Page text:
The place which trains modern-day Byomkesh Bakshis
While every police station can handle forensic analysis of mobile devices, they need to know how to do it without altering or damaging the phones, tablets or GPS units being examined.Updated: Jun 04, 2018 15:03 IST
A girl goes missing from Rajpura. Her mobile phone is switched off. Worried that she has been kidnapped, her family approach the police for help. The men who are tracing her, however, are not your regular policemen. They train detectives.
The cyber expert of the group who also specialises in mobile phone forensics soon zeroes in on an outbound train from Rajpura.
The speed at which the girl’s mobile location is changing (even though it is switched off) attracts his attention. Pinpointing the train’s location, he contacts the family and they send a relative to the nearest railway station to identify the girl and get her back home. The case is solved in a jiffy.
Ever wondered where such sleuths, very much like Sherlock Holmes or Byomkesh Bakshi, are trained? When it comes to the city, the Central Detective Training Institute (CDTI), Chandigarh, is a nursery of sorts for detectives. Located close to the Central Forensic Science Laboratory here, this institute functions under the Bureau of Police Research and Development, Ministry of Home Affairs.
Apart from police officials from Punjab, Haryana and the Central police organisations, CDTI also trains policemen from the South Asian Association for Regional Cooperation (SAARC) countries.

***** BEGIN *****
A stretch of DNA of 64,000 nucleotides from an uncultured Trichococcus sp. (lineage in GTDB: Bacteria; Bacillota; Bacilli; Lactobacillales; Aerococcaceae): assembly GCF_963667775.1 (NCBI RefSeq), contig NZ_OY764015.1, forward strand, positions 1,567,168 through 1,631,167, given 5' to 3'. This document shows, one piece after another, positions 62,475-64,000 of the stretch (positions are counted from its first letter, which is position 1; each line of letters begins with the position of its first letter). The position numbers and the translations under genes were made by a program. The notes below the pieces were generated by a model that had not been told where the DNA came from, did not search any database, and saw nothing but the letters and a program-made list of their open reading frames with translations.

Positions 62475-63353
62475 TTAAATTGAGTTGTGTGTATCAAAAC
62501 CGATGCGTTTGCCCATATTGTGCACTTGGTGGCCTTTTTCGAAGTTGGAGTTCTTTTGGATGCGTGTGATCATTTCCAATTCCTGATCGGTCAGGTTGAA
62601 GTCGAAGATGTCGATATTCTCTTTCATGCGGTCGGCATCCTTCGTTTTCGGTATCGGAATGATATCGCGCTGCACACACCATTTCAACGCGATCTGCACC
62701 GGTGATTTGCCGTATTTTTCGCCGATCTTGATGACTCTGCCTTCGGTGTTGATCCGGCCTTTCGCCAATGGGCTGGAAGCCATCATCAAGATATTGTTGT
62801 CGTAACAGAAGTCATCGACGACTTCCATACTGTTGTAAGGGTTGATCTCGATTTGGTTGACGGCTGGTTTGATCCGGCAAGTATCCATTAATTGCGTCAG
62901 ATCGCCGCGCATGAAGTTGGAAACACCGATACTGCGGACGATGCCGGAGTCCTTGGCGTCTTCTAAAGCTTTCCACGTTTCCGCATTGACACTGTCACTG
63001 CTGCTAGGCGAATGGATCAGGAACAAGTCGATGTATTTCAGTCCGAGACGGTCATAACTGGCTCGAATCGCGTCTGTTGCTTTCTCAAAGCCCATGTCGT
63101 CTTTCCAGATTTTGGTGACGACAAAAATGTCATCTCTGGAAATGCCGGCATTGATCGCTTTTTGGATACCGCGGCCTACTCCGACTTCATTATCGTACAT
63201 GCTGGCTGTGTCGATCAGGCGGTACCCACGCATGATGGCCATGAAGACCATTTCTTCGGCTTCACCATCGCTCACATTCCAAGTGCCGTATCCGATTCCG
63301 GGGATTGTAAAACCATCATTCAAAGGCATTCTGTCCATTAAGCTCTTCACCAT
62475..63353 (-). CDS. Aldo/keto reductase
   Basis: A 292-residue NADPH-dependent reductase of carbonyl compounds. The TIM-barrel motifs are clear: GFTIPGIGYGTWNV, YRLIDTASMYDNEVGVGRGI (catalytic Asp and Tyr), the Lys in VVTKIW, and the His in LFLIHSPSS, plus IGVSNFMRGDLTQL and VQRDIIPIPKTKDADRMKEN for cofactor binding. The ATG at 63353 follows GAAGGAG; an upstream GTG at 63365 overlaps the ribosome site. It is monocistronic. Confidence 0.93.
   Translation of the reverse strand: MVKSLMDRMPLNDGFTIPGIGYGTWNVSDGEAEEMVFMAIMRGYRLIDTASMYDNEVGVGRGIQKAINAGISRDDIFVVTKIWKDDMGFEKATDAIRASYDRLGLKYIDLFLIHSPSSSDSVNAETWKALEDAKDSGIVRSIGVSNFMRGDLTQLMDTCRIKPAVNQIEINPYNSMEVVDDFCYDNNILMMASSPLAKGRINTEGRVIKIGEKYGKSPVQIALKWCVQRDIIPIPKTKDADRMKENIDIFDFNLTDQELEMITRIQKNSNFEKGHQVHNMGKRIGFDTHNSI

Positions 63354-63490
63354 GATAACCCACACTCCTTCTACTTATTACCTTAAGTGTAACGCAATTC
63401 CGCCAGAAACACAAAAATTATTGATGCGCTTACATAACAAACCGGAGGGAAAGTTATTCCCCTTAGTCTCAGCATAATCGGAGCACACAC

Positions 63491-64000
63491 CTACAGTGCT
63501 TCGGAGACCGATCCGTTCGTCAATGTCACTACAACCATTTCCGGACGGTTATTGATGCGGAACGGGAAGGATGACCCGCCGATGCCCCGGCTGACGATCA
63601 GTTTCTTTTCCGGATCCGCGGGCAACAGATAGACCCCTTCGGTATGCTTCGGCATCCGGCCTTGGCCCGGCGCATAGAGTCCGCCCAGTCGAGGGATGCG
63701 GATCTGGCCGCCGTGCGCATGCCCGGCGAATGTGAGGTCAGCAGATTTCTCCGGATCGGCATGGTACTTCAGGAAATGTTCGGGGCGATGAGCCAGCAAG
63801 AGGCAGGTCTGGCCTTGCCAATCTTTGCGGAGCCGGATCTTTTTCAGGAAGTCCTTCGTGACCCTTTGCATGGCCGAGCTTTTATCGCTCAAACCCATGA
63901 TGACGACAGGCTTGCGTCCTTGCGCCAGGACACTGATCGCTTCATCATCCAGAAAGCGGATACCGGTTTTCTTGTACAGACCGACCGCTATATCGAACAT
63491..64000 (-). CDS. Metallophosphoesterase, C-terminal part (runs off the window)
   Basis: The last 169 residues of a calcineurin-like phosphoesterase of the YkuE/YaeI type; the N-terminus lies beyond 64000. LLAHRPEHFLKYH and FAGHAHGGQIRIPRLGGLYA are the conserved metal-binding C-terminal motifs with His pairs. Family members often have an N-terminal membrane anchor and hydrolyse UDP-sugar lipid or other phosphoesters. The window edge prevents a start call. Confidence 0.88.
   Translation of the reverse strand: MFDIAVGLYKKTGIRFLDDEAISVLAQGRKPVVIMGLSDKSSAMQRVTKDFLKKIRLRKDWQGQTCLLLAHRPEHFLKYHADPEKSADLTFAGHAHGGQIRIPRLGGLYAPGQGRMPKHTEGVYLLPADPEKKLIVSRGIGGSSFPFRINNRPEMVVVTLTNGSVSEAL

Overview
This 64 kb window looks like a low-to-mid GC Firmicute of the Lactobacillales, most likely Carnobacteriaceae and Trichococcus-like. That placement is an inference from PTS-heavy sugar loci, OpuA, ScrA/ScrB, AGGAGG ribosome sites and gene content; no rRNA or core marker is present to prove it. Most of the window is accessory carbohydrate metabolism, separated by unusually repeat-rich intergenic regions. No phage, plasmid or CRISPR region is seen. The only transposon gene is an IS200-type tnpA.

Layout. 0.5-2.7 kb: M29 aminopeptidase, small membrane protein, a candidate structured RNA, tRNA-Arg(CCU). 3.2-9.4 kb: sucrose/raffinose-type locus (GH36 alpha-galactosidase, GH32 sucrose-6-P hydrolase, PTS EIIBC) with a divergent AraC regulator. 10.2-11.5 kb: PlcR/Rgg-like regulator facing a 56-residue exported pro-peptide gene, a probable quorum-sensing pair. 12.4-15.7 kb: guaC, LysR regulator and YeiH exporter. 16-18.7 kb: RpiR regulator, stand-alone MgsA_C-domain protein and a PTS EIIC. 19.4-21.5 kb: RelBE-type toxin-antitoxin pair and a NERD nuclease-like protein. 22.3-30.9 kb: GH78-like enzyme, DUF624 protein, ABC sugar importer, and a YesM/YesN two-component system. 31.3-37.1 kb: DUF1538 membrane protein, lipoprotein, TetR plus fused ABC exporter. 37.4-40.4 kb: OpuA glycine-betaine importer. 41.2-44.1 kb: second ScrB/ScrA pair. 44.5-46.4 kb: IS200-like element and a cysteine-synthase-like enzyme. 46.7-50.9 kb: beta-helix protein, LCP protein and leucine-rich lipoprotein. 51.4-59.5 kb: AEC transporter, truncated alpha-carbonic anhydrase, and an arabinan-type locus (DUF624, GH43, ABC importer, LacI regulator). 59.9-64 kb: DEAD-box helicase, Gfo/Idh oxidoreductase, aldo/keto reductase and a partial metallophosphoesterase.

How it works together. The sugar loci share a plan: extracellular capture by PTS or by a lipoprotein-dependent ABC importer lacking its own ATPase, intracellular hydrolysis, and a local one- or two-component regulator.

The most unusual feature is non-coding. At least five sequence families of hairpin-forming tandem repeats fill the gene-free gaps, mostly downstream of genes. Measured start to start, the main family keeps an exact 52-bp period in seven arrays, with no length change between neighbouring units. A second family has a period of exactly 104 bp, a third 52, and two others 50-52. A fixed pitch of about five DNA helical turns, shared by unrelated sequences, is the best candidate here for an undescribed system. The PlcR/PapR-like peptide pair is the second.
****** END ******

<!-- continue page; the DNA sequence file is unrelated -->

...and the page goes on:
DIG BM Sharma, director, CDTI Chandigarh, says in-service police personnel dealing directly with criminal cases and from the ranks of sub-inspector to deputy superintendent of police, are often not aware of the scientific aids to foolproof investigation, law and procedure. They also need to be updated on the latest technology to nab criminals and solve cases.
“Most of the cases do not stand a chance in court since the investigating officers are not adequately trained to handle cases of rape, economic offence, recovering and preserving digital evidence, organised crime, human trafficking, cyber crime, drug trafficking (Narcotic Drugs and Psychotropic Substances Act),homicides, prison management and infringement of intellectual property rights", shared Sharma.
Interestingly, these detectives are also taught soft skills.
It takes expertise in mobile or digital forensics to crack cases today, says DIG Sharma. While every police station can handle forensic analysis of mobile devices, they need to know how to do it without altering or damaging the phones, tablets or GPS units being examined.
CDTI, Chandigarh, currently trains police personnel from Jammu and Kashmir, Punjab, Haryana, Himachal Pradesh, Uttarakhand, Chandigarh and Delhi, conducting 48 courses every year. Similar CDTIs are located at Hyderabad, Kolkata, Jaipur and Ghaziabad.